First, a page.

The word “sensitive” has been hurled at me as an insult too many times to count. Before I could even speak, I was told not to be so sensitive, dramatic or to take things so personally. As time went on, a newer insult, “Can’t you take a joke?” was thrown in for good measure.
Last year my former CEO boss warned me to keep my sensitivity “in check” before an upcoming meeting by saying, “So, if you’re sensitive that day, do something so you won’t be sensitive.” First off, I’m a professional woman who conducts herself professionally in the workplace. Second, my sensitivity is not something I can switch on an off, like an overhead light. I’m not sure what exactly he was asking me to do to not be sensitive—take a tranquilizer before the meeting perhaps? Regardless, it was insensitive and inappropriate.
In the rare event that something would’ve triggered me to the extent that I could not remain professional in the meeting, I would’ve removed myself from the situation. As it turned out however, the meeting went off without a hitch—just as I expected it would, and there was no reason for concern in the first place.
Comments like these are designed to repress me and others who are sensitive as not “hardened enough” or “tough enough” to play with the big boys.
Or “smart enough” to negotiate with the best.
Or “thick skinned” enough to “roll with the punches.”
Relatives, friends, lovers and bosses used these words and phrases like these as a way to make me back down, retreat, and ultimately question my own motives and thoughts. Essentially this led me to shut down and repress my true feelings and actions. In turn, these repressed feelings resulted in a major depression for over 20 years, which included a nearly bedridden state for seven years. Yes, seven years. During that seven-year period, I did little else besides go to work. All the while “stuffing” my obstructed feelings with food.
One of the instructors for my Catalyst Training courses talked about depression as “Living the truth of others—i.e. who other people want you to be.” She went on to say, “The greater the gap between your truth and the truth of others, the greater the suffering.” I can tell you that other people certainly didn’t want me to be sensitive, that’s for sure. My sensitivity makes people uncomfortable and I’m not sure why. And while others were uncomfortable with my sensitivity, I was the one suffering because I chose to suppress my feelings rather than live authentically as myself.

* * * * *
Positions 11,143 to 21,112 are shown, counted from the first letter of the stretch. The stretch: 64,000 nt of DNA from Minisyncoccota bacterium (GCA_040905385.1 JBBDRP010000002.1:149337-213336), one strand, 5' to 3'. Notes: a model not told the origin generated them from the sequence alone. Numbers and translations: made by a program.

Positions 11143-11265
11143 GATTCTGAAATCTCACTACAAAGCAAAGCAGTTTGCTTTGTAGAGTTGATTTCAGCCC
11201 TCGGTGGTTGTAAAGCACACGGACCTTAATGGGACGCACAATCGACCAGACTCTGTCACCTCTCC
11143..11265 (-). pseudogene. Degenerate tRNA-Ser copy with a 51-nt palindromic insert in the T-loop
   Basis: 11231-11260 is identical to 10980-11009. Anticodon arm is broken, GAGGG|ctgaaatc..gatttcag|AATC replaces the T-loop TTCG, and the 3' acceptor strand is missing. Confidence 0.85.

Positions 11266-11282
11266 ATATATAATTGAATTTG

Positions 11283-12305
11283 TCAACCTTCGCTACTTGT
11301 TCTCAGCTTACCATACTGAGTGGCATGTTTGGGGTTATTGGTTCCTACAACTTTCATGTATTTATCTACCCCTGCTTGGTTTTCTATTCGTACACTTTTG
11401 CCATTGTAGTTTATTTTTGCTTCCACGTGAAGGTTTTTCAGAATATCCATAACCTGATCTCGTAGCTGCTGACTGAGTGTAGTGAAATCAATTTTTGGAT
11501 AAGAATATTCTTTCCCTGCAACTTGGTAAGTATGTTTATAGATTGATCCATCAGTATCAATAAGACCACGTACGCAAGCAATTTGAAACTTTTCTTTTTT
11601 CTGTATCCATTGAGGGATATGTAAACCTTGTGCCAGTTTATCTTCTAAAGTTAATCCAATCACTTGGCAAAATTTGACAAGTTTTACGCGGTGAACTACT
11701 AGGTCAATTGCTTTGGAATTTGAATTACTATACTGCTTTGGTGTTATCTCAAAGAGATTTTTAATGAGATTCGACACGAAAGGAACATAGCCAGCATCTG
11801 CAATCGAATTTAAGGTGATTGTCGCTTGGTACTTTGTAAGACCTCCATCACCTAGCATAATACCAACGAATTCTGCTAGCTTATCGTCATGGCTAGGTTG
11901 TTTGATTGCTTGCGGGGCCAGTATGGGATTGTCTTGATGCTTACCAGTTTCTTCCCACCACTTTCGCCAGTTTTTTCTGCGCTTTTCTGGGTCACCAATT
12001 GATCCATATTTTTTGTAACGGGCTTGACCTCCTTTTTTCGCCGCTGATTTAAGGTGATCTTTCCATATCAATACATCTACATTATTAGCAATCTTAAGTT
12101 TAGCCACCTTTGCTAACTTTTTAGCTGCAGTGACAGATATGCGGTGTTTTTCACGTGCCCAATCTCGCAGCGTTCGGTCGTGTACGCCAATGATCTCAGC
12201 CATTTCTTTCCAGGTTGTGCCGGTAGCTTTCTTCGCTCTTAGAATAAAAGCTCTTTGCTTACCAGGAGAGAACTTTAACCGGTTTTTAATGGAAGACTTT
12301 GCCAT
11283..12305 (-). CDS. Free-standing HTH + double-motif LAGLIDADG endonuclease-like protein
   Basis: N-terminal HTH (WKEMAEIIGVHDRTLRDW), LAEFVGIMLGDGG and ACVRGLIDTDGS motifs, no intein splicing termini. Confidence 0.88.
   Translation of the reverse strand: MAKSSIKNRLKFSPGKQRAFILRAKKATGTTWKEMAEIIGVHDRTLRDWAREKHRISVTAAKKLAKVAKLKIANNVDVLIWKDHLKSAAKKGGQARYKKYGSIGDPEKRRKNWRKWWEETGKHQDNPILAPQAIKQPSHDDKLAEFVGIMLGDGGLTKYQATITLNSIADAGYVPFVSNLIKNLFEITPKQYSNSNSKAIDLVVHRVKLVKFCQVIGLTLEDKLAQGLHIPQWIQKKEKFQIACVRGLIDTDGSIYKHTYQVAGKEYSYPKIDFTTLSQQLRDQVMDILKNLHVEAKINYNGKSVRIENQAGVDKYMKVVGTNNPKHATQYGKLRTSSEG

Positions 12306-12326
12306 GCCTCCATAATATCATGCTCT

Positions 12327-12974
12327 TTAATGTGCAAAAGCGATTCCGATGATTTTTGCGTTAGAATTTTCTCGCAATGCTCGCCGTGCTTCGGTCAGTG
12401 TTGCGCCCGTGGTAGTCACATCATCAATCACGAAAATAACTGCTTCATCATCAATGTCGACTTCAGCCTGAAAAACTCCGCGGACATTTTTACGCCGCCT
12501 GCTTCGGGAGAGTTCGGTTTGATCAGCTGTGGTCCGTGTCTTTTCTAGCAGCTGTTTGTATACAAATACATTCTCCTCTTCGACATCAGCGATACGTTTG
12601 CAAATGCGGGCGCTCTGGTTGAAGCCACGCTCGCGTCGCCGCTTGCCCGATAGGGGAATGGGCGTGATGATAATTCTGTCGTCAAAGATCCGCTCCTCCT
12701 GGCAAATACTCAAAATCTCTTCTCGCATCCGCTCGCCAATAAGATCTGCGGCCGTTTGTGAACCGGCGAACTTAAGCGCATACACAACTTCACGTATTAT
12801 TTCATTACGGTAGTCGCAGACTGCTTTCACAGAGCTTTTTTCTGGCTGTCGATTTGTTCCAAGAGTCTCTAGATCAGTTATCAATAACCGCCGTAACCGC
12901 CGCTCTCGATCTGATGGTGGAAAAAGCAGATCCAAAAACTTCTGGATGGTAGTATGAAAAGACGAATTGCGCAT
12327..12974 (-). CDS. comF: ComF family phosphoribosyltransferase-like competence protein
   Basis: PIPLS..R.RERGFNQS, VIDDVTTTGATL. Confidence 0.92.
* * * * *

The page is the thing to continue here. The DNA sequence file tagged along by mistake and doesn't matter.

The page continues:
What I am sure of today, is that I’m done suffering. I’m done hiding my true self. I am a sensitive emotional being and I’m showing up to this party called life as me—no masks, no costumes, no masquerading as a stoic, hardened, emotionless person with resting bitch face.
I’m proud to have sensitivity as a super power. Along with being “sensitive,” I’m able to see other peoples’ motives and actions as well their needs. I’m intuitive and can help people before they even know they need help. (Including my non-sensitive former CEO boss, which is why I consistently received exemplary performance reviews while working for him.)
Accepting my sensitivity and using it to my advantage, rather than working against it has helped me to connect with other people like me, network with like-minded individuals, establish business with arrangements with people who are in the same “realm” as me and connect with new love interests.
Once I started showing up authentically, instead of as a repressed person based on who other people wanted me to be, others mirrored authentic responses in return.
They are either more receptive to the authentic me, or they don’t like me at all. Either way is fine—I’ve got no time for suffering. I must help others with their Brilliant Transformations. Who is ready to dance?
Previously published on Shft.us
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